The Netherlands Land Academy (LANDac), the Food & Business Knowledge Platform, CIFOR and Shared Value Foundation (SVF) jointly set out in 2017 to design and implement 3 multi-stakeholder Learning Platforms around investment hubs in Mozambique (the Beira Corridor), Tanzania (Kilombero Valley) and Uganda (the Jinja-Kampala Corridor). Land-based investments have shown that deals often lead to conflicts between investors and local populations, which negatively effects local livelihoods and food security.
Date: mai 2018
Source: Foncier & Développement
Par: Sina Schlimmer
Pendant les dix dernières années, l’appropriation massive des terres arables par des entreprises internationales en Afrique a rythmé les débats au sein des communautés médiatiques, politiques et scientifiques à l’échelle internationale.
What can an analysis of power in local communities contribute to debates on women’s legal empowerment and the role of paralegals in Africa? Drawing upon theories of power and rights, and research on legal empowerment in African plural legal systems, this article explores the challenges for paralegals in facilitating women’s access to justice in Tanzania, which gave statutory recognition to paralegals in the Legal Aid Act 2017. Land conflicts represent the single-biggest source of local legal disputes in Tanzania and are often embedded in gendered land tenure relations.
Women disproportionately bear the negative impacts of large-scale land investments (in agribusiness, extractives, logging) in the global South.
Across Africa, Asia and Latin America, investors are increasingly approaching rural communities seeking land for logging, mining, and agribusiness ventures. Even in those situations where the investors have followed FPIC guidelines and undertaken a formal “consultation” with the community, these consultations are generally conducted in a context of significant power and information asymmetries. Part of the power imbalance comes from communities’ lack of information about the value of community lands and natural resources.
Tanzania and Mozambique — countries of vast mountain ranges and open stretches of plateaus — now face a growing land problem. As soil degradation, climate change and population growth place enormous strains on the natural resources that sustain millions of people, multinational companies are also gunning for large swaths of land across both countries. Caught between these pressures, many poor, rural communities get displaced or decide to sell their collectively held land.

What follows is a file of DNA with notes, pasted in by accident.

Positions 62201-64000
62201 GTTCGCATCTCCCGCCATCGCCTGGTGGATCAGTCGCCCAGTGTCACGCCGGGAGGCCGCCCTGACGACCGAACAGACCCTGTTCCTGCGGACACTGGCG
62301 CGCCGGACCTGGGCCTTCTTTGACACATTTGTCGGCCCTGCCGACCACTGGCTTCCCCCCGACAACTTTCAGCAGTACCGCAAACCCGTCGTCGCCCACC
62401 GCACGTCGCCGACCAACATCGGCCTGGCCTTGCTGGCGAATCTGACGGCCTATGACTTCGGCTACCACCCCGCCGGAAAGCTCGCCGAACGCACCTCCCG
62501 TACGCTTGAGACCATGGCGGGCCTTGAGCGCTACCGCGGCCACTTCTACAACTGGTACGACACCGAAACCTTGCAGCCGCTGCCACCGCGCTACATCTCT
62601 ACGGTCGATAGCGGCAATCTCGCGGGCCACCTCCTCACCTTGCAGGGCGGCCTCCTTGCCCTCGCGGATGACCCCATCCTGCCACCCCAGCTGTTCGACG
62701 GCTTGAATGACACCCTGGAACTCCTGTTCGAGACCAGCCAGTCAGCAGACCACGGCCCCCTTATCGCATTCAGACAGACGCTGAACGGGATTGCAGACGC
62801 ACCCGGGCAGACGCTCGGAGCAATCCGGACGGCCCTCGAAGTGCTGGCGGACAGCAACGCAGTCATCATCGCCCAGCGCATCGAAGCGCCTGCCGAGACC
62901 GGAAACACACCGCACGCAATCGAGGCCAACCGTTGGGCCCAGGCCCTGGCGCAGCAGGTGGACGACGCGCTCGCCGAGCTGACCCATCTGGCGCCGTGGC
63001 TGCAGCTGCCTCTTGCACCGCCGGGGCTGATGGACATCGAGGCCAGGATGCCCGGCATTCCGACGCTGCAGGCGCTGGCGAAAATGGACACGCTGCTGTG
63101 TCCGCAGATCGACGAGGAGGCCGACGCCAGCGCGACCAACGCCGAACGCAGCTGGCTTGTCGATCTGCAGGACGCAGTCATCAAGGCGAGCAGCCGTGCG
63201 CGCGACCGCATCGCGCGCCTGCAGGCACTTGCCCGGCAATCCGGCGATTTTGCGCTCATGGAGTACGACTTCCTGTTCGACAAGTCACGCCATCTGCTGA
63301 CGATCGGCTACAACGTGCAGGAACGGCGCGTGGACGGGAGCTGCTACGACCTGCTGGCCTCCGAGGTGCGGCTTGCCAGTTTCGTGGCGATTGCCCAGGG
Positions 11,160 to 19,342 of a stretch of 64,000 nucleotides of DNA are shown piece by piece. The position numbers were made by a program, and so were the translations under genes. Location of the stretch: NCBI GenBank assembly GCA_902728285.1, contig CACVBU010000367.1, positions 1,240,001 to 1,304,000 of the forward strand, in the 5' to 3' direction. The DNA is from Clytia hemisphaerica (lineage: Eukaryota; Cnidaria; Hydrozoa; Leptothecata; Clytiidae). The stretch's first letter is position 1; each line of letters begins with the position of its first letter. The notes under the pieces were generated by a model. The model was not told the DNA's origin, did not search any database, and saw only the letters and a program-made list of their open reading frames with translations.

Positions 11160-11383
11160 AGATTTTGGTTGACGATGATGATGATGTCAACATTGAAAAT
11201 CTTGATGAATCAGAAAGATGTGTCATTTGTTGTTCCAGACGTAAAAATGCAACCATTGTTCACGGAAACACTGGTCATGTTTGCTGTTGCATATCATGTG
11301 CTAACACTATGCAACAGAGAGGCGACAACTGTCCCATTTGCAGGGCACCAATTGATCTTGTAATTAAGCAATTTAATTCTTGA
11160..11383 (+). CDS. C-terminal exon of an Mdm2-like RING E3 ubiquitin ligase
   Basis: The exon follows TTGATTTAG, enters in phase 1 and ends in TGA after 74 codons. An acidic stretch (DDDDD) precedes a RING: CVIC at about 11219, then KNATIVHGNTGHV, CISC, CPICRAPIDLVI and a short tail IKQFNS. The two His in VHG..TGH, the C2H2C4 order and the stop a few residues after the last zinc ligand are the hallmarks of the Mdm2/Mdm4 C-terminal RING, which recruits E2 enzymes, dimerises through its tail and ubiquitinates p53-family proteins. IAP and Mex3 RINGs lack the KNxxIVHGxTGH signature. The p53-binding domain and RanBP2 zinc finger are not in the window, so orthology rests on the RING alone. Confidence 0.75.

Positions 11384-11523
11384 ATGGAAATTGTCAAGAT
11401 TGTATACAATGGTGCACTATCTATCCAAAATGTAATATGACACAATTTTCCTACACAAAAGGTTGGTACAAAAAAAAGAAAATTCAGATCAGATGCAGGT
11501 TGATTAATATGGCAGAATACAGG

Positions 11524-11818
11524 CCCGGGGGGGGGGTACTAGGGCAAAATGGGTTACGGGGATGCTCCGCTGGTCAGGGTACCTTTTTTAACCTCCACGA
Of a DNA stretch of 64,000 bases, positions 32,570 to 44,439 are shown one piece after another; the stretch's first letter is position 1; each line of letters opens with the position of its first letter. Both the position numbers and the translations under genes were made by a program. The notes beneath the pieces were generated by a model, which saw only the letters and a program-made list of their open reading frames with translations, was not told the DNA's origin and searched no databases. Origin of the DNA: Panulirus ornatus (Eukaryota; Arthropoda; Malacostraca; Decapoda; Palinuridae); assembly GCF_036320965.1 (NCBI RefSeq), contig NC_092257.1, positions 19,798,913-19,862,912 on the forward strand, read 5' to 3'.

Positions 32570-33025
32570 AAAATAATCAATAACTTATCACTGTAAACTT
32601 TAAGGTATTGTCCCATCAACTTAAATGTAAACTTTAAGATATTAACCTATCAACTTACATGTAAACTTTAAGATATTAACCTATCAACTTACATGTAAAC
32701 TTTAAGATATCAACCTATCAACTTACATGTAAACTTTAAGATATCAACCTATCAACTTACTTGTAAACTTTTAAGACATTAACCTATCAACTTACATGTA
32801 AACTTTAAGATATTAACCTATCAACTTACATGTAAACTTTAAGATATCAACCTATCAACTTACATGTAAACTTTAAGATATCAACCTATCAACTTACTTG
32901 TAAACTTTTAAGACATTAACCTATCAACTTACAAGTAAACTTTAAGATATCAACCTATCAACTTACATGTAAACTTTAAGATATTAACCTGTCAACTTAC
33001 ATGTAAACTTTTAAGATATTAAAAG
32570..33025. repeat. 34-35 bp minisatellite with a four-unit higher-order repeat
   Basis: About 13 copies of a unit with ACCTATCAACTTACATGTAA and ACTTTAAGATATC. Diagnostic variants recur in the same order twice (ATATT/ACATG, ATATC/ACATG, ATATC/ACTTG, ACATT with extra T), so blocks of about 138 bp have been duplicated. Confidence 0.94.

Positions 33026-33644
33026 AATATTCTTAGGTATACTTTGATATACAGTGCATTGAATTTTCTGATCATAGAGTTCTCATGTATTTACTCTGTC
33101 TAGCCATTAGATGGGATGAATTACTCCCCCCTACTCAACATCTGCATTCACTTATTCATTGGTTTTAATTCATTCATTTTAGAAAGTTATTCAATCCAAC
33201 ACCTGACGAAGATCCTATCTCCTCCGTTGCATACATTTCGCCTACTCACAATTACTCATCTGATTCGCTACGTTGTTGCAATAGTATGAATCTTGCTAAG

Analyses the configuration of land rights among different users of land and discusses the implementation of Tanzania’s land policy reform. The key rights explored include those of small-scale producers (farmers and pastoralists) and large-scale investors. Explores how the state defines, allocates, protects and compensates for land when it appropriates such rights. Looks at the formal, informal and procedural rights that provide for and protect the rights of small-scale producers and investors, and the compensation offered to those who give up their land for investment.
This brief, reviews recent international gas developments, the outlook in this regard and implications for the development of proposed offshore gas projects in Tanzania. As the country aims to benefit from its gas discoveries by increasing its domestic gas use, it also outlines some of the trade-offs and considerations that need to be taken into account when negotiating the domestic gas allocation.
Landesa (strengthening land rights for the world’s poorest people) and Land Portal co‑facilitated the online dialogue on “Responsible investments in land: perspective from Tanzania and globally” from June 5 -16, 2017.
For details on the dialogue follow this link.
Full Citation: Dancer, Helen (2017) An equal right to inherit? Women's land rights, customary law and constitutional reform in Tanzania. Social and Legal Studies, 26 (3). pp. 291-310. ISSN 1461-7390